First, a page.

Rep. John Becker (R- Ft. Morgan) a freshman and member of the Joint Budget Committee told members at the CFB Legislative Conference that the ag industry will fare well in the budget cutting process in 2011. The committee is responsible for closing the $300 million budget shortfall facing the state this year.
Rep.. Becker and Sen. Hodge, both of the JBC speak to members about the budget cutting process.
“With a little argument, we were able to reduce the amount of money that could have been taken from the CWCB fund for water projects,” he said.
In the end, only $5 million out of a possible $10 million was diverted to the budget gap. Becker also told members that the potato inspection fund and the brand board fund will not be raided.
“Ag has been very well protected by the JBC this year.”
The JBC still has another $70 – 90 million to cut from the budget this year.
The 2011 CFB Legislative Conference is still on schedule despite the weather. While the wind may blow and the cold may bite, the driving should not be too bad. Members are invited to hop in the truck and make a slightly slower trip to Denver for the conference.
“If we could postpone the conference, we would,” said President Shawcroft. “Despite the weather there are pressing matters at the capitol and I would like as many members as possible to brave the cold and make it to Denver to speak with their legislators.”
We hope to see you at the conference. We know some of you wont be able to make it but we would ask, “What else are you going to do?”
CFB YF&R members gathered in Colorado Springs for their annual leadership conference this last weekend. With an unusually large crowd the conference was a fun an informative way to bring the younger generation of Farm Bureau members together.
“We had a group of about 60 which is really great,” said Jayde Van Cleave, CFB Regional Manager and YF&R Coordinator.
Collegiate and young farmers and ranchers from across the state took the weekend to forge new relationships and hone their leadership skills at the two day conference.They also learned the ins and outs of Farm Bureau and what they can do to advocate for the industry.
For more photos of the event, check out the YF&R Facebook page. Make sure to become a fan of the page while you are there!
The American Farm Bureau Foundation for Agriculture launched its new and enhanced version of “MyAmericanFarm.org,” a free online interactive gaming platform, that focuses on third- through fifth-grade students. The new version offers more agriculture-related games and activities for kids coupled with additional educator resources.
“My American Farm” was developed to engage millions of youth, teachers and parents through unique educational experiences, educator resources and fun family activities in an online environment.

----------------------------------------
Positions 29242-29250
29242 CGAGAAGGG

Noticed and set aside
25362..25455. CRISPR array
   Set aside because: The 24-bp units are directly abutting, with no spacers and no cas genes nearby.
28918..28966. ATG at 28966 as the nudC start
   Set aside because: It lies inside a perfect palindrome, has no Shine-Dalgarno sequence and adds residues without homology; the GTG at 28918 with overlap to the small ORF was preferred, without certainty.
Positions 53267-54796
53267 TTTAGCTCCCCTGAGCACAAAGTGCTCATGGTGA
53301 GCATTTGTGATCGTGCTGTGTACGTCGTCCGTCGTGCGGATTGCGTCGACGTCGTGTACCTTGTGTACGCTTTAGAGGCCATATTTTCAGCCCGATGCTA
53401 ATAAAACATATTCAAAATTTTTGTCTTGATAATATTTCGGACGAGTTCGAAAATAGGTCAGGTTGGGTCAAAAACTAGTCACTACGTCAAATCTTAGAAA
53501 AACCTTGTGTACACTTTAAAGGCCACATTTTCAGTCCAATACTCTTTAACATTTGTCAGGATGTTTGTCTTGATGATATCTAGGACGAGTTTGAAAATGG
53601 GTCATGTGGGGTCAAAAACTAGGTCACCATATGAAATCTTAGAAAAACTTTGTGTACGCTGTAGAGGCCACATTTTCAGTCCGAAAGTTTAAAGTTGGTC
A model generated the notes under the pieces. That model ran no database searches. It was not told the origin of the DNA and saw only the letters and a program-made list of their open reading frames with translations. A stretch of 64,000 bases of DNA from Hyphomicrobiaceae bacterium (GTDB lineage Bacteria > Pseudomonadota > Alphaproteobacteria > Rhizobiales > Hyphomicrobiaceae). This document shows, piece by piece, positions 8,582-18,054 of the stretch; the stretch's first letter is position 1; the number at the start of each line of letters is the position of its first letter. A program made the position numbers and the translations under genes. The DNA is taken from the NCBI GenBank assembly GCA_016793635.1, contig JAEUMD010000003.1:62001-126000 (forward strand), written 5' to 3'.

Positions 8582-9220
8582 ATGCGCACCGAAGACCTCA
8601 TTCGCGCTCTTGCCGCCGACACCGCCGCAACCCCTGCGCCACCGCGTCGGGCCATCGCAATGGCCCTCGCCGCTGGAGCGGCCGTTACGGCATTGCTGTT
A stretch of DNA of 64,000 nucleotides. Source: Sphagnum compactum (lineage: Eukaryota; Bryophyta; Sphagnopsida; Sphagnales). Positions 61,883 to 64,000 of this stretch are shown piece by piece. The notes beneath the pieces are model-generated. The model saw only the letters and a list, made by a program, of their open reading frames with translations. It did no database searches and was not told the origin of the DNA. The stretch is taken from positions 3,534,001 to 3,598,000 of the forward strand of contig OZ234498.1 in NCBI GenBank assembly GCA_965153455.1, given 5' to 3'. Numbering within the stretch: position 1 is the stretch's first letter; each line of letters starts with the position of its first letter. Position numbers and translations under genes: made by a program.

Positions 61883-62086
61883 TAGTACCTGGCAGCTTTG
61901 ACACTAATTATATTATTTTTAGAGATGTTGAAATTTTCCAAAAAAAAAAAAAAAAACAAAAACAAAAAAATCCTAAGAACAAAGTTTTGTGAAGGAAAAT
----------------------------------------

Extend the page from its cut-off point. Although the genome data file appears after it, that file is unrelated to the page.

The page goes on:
“One of the main things we tried to do was not only provide these games, but also provide resources and ways to search the site so educators can find information easily by subject matter and agricultural themes and topics,” said Curtis Miller, director of education for the foundation. “We also have fun family activities for when kids come home from school and they have that time on the computer.”
Colorado was one of six state Farm Bureaus that were recognized for outstanding financial support of the American Farm Bureau Foundation for Agriculture. The awards were presented during the Flapjack Fundraiser, a pancake breakfast at AFBF’s 92nd annual meeting last week.
State Farm Bureaus receiving the Scholar Award, a new award, are: Alabama, Colorado, Delaware, Florida, Indiana and Nebraska. The Scholar Award is given to the six state Farm Bureaus with the highest total donations within their membership levels.
CFB President Don Shawcroft, Vice President Carlyle Currier, delegates Mike Mitchell and Phyllis Snyder capped a successful policy session at the annual American Farm Bureau Federation meeting on Tuesday.
The four successfully argued for policy forwarded to the delegate body by CFB delegates in November. CFB policy in the areas of elected officials, regulatory review and reform pertaining to the EPA, the Supplemental Nutrition Assistance Program (SNAP) and Immigration was approved by the AFBF delegates.
It was supposed to be one of the biggest and most controversial issues in Farm Bureau policy this year. The showdown between states that supported the elimination of direct payments and those that favored keeping them was supposed to take up much time on the delegate floor.
Except that’s not what happened.
The much anticipated squabble over direct payments never really developed. The discussion passed quickly with most delegates in favor of keeping them in the mix of farm programs in the next farm bill. The delegates easily passed a resolution that called for ” a strong and effective safety net that consists of direct payments, crop insurance, and a simplified ACRE program.”
While the delegates refused to pull their support for direct payments, they did pass a policy stating that farmers must purchase crop insurance if they wish to be eligible for farm program benefits.
Yuma County Farm Bureau authored Colorado’s policy rejecting direct payments. President Nathan Weathers is not pleased with the short shrift given to that position as the delegate session.
“I’m really disappointed,” he said. “I think we missed a great opportunity to show both politicians and the public that we are committed to doing out part in helping to climb out of debt.”
Weathers says he heard from many producers at the Annual Meeting that still did not see the negative light that commodity payments put farmers and ranchers in.
“I heard so many people tell me that they ‘weren’t giving up their government payments’ I couldn’t believe it,” he said.
Iowa and Colorado Farm Bureau were two states that favored the elimination of the payments. Most southern suggested retaining them.